As Scrum Masters we are intimately familiar with Retrospectives. We plan, organize and facilitate retrospectives for our team members and even larger chunks of the organization. But when was the last time you did your own personal retrospective? Leading by example is a concrete path for success so do the same things you ask the team to do. In this episode we discuss concrete examples of “leading by example” with Joe Anderson.
Ask the team to think of a movie that illustrates what happened in the previous sprint
Ask each team member to review the Sprint as if it was a movie
List down the “ups” and “downs” with the team member speaking
Dot-vote to select the concrete focus for the next Sprint
Help the team decide on a concrete action to tackle the key topic they identified in the retrospective
About Joe Anderson
Joe is a Scrum Master at a small travel technology company with a passion for bringing out the best in people and building deep relationships. He works hard to foster an environment of safety, fun and learning with a focus on relentless improvement.
We want to help teams and organizations succeed. This is the focus of our work as Scrum Masters. But here’s the thing, sometimes the team needs to risk failure to go beyond the established patterns of behavior. In this episode, Arif explains the role of discomfort in the growth of the team and the Scrum Master, as well how to avoid going beyond the breaking point.
In this episode, we discuss the technique of “Role Playing” as a method to help the team understand their own behaviors.
About Arif Bobat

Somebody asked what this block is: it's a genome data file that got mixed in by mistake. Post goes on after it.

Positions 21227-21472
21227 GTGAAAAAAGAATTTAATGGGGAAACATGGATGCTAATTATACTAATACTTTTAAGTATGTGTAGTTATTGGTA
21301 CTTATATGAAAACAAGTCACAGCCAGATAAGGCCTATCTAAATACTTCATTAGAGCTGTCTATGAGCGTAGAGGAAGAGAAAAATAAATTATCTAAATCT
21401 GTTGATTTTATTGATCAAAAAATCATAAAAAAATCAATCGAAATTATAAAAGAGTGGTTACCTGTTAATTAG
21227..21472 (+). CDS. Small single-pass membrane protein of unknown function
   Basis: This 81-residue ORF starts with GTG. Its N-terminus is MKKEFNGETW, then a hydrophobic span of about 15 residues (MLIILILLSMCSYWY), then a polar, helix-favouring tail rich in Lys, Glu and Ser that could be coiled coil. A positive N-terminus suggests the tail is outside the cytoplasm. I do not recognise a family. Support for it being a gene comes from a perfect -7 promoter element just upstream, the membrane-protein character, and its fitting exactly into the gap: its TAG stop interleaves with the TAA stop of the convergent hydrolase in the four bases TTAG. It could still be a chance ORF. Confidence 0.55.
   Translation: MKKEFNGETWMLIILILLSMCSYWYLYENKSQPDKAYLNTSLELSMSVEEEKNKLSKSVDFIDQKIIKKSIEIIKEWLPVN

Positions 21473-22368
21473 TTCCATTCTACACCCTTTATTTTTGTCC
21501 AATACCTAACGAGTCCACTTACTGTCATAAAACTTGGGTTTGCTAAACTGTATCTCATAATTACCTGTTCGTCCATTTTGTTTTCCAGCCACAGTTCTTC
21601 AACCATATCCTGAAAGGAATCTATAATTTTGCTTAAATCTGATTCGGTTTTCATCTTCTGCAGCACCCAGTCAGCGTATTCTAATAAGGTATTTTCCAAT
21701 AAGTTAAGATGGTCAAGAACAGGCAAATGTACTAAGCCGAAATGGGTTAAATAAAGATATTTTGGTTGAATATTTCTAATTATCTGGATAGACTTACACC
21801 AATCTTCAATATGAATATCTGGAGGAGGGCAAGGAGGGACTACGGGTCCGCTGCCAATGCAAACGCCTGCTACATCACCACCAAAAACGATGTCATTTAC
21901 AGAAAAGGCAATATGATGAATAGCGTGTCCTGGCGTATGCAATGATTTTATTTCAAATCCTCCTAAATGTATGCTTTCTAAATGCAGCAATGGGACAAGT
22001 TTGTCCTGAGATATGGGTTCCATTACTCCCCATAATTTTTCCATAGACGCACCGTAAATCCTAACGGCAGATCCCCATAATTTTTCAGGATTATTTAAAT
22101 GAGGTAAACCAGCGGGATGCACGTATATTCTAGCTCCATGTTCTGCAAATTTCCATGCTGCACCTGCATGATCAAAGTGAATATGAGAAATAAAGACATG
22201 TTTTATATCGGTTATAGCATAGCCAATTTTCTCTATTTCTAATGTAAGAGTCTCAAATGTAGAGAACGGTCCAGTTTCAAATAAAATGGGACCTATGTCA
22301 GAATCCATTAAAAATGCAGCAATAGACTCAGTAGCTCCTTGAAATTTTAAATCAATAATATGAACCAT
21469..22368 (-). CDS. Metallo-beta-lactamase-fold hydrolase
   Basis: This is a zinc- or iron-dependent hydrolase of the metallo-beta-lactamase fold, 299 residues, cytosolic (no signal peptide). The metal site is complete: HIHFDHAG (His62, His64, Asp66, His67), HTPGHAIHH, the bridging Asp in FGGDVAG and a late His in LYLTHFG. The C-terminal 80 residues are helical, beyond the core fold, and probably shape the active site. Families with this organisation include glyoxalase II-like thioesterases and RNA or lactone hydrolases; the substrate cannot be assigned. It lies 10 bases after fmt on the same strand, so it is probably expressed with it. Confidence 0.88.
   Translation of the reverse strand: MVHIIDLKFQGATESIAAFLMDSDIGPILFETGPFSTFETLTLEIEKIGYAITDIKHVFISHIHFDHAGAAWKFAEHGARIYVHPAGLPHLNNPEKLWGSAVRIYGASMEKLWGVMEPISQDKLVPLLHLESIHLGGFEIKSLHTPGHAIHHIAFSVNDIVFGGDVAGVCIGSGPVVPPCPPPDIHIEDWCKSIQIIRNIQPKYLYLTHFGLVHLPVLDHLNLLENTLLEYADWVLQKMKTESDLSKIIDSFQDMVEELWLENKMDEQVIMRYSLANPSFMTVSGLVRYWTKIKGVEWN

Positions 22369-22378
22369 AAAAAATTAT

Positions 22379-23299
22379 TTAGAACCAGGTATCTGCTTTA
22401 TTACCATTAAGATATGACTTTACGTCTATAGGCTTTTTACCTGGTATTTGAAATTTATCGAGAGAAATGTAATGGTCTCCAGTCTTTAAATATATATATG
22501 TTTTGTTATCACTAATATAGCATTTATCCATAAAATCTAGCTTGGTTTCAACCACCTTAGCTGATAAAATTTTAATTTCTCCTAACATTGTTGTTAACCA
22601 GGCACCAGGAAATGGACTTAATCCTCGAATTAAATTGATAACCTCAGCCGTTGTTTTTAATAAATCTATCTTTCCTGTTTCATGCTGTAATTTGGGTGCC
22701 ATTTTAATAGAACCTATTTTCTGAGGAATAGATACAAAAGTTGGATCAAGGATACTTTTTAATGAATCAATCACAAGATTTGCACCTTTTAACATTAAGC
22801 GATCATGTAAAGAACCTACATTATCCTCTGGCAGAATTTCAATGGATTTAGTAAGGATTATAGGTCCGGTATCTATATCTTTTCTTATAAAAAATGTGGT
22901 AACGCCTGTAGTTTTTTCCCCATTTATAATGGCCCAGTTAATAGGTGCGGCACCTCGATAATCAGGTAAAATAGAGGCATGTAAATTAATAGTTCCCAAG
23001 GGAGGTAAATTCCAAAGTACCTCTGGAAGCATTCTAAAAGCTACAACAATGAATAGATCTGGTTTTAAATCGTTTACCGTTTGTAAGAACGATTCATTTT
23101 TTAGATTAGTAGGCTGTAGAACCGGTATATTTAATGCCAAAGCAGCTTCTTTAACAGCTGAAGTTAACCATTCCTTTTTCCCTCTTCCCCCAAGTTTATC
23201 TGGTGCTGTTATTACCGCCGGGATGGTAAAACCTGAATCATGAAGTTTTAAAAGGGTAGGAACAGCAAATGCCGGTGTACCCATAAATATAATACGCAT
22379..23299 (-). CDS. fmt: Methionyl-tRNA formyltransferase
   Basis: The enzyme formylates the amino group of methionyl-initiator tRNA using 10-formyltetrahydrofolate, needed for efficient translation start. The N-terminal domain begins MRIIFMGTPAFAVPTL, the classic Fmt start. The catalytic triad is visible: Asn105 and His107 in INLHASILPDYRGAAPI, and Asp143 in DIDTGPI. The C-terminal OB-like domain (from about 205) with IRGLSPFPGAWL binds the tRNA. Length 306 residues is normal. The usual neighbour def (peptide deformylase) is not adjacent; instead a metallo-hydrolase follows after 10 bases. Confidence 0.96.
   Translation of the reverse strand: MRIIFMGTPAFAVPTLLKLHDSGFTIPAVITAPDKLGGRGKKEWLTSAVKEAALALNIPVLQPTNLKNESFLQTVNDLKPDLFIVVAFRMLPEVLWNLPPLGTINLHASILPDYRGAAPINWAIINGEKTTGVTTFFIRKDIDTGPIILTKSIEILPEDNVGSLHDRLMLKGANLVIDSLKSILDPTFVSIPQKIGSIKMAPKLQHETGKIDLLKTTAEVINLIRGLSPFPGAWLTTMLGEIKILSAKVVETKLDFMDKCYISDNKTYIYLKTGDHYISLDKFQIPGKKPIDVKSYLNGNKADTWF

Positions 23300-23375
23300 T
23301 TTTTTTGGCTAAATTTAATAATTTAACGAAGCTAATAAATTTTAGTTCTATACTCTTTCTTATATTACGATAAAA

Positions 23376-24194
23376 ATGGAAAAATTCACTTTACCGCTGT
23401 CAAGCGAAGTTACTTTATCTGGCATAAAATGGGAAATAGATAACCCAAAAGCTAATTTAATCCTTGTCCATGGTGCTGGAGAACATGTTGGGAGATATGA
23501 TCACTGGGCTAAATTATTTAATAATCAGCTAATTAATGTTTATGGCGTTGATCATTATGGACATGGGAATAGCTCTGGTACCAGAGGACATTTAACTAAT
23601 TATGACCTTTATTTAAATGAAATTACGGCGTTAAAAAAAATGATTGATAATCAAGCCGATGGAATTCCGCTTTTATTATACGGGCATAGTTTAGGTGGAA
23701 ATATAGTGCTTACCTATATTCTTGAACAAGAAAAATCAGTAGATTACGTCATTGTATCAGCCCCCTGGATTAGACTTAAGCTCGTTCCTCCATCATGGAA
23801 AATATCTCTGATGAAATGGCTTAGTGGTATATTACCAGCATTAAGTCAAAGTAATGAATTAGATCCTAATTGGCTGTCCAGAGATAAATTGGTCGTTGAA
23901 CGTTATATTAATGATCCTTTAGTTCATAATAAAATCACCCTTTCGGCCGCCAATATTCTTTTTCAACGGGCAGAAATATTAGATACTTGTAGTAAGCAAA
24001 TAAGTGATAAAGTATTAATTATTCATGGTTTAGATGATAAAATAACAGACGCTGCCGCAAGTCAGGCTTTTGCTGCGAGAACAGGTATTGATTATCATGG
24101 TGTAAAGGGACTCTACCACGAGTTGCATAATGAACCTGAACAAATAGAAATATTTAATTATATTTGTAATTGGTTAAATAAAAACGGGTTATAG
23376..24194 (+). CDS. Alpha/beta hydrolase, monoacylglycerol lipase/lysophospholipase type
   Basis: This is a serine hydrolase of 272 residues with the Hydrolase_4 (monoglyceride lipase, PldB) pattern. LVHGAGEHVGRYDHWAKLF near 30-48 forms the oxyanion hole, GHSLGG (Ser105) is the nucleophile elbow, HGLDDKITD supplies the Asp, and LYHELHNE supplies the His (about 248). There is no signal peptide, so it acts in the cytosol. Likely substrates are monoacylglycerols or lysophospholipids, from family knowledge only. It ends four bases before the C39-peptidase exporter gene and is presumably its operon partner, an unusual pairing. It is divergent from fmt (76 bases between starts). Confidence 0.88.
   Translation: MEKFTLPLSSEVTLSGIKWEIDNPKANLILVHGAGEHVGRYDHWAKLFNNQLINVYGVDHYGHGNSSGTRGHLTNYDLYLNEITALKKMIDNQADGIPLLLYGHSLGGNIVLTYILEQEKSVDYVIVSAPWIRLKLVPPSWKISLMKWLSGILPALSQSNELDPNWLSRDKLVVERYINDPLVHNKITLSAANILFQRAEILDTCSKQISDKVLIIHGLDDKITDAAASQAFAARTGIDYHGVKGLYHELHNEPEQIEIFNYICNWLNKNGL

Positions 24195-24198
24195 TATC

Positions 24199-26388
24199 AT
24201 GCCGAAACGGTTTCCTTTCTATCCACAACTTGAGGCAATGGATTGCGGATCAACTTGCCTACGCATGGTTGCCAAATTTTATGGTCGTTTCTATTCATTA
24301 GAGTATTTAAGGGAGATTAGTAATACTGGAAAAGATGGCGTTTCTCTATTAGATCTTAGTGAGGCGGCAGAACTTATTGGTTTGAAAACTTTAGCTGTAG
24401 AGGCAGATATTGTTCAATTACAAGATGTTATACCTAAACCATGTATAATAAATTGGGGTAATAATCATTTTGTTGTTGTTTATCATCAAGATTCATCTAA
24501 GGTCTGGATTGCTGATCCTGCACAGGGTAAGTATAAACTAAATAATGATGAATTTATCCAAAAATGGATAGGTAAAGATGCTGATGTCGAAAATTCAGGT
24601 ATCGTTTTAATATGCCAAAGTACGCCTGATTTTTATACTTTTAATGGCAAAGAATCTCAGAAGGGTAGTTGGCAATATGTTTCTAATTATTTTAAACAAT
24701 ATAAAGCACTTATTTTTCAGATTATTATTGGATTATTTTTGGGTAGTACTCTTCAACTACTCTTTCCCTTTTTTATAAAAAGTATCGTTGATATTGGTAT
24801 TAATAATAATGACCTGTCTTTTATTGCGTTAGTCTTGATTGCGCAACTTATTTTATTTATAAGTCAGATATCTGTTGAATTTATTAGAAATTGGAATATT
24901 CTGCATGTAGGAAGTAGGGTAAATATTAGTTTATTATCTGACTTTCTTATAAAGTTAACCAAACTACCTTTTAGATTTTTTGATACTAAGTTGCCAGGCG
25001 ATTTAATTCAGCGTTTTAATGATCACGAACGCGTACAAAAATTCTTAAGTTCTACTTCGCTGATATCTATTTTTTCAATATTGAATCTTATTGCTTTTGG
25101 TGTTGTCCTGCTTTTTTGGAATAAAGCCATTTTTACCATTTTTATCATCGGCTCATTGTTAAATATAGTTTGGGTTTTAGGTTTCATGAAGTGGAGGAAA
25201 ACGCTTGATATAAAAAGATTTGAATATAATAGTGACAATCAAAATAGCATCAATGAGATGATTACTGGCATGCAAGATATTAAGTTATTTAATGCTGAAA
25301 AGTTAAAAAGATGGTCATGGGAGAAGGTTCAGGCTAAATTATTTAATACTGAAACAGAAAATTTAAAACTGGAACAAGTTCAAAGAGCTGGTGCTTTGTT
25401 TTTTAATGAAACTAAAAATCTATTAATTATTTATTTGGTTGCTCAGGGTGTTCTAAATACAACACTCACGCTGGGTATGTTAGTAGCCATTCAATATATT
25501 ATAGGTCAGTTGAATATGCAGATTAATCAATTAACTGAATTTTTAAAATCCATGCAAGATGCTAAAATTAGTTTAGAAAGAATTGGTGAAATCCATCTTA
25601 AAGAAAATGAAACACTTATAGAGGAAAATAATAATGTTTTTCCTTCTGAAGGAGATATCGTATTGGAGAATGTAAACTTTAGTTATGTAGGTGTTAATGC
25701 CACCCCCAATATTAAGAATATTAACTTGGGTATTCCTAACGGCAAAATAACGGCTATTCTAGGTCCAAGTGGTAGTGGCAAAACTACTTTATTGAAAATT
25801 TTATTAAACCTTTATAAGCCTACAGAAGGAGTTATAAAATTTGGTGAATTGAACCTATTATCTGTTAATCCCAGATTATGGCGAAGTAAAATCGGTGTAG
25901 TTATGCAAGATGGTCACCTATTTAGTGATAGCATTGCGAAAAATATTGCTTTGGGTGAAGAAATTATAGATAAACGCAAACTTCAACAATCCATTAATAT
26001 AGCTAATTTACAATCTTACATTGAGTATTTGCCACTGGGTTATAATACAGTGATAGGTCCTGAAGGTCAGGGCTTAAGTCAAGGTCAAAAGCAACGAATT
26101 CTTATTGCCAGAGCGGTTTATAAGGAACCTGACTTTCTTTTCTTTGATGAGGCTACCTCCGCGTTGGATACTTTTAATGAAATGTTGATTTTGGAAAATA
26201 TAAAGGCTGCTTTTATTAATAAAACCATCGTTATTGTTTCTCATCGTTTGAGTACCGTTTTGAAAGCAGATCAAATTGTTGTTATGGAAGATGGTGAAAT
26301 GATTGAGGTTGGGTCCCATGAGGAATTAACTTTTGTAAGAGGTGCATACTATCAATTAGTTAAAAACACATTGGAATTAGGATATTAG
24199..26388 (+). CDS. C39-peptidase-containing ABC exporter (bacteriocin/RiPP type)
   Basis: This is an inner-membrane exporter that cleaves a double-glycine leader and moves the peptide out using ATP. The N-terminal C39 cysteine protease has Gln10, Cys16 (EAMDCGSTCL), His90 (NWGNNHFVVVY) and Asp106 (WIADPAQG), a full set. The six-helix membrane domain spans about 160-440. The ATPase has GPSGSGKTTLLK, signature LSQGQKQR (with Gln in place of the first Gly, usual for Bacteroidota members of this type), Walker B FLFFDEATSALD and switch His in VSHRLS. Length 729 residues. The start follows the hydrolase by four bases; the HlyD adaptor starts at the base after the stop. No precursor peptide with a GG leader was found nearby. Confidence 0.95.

Arif is an experienced Scrum Master with a passion for enabling teams to achieve their potential, Arif loves challenging situations. In the last 5 years, he has been made redundant twice and fired twice. He is not afraid of speaking up when he sees anti-patterns and/or a lack of willingness to change behaviors.
For more than 10 years, Don has been a scrum master and coach working in different sectors in London and across the UK as an independent consultant.
With a background of 10+ years in several development roles for web and finance systems, Donald has a good technical knowledge of modern development techniques, and can quickly build rapport and respect with development teams, understanding their issues and helping them to find the right solutions.
Scrum Masters are seen as problem solvers. But is it really what they are there to do? Venetia challenges us to think about how we can help the teams take over the problem solving process themselves. How can we do it? How can we motivate teams to “own” the solving of their problems?